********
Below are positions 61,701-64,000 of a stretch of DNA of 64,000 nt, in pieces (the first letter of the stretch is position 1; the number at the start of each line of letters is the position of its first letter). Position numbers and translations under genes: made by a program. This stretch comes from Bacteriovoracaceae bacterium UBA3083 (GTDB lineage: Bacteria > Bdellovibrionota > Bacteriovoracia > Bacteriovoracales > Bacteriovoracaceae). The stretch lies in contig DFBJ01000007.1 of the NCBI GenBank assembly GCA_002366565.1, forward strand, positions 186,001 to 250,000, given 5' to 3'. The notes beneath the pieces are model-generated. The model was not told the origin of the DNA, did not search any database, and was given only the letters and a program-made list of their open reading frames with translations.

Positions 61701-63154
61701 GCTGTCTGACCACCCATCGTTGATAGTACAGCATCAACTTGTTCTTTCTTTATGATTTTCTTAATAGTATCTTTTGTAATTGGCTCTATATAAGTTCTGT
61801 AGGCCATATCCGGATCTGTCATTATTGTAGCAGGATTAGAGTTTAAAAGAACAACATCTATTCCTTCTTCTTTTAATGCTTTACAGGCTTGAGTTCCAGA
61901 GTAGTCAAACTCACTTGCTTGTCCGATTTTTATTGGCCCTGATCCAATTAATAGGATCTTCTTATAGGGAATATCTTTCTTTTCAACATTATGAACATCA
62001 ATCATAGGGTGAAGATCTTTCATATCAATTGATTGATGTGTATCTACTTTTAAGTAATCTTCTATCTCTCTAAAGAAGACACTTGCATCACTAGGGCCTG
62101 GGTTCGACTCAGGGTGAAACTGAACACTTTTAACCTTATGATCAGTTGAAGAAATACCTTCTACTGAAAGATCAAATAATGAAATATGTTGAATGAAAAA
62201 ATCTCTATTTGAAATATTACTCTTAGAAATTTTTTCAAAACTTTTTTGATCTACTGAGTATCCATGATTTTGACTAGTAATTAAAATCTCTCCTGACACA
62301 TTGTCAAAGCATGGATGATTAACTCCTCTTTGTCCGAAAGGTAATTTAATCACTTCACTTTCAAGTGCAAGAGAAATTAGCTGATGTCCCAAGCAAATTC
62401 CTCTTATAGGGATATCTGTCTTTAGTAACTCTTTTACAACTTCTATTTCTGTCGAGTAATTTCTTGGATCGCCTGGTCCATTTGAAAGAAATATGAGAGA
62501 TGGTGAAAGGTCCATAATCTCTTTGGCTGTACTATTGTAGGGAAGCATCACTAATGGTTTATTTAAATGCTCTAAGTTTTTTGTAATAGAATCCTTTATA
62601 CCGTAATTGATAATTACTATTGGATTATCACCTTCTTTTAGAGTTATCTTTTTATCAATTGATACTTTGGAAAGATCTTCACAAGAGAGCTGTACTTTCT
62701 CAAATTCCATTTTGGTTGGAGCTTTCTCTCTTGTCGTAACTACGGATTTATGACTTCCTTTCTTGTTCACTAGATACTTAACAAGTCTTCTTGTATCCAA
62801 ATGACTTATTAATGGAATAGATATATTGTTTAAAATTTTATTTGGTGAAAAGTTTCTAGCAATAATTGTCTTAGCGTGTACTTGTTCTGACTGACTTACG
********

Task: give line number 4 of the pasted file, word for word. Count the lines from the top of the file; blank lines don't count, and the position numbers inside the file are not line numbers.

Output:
61801 AGGCCATATCCGGATCTGTCATTATTGTAGCAGGATTAGAGTTTAAAAGAACAACATCTATTCCTTCTTCTTTTAATGCTTTACAGGCTTGAGTTCCAGA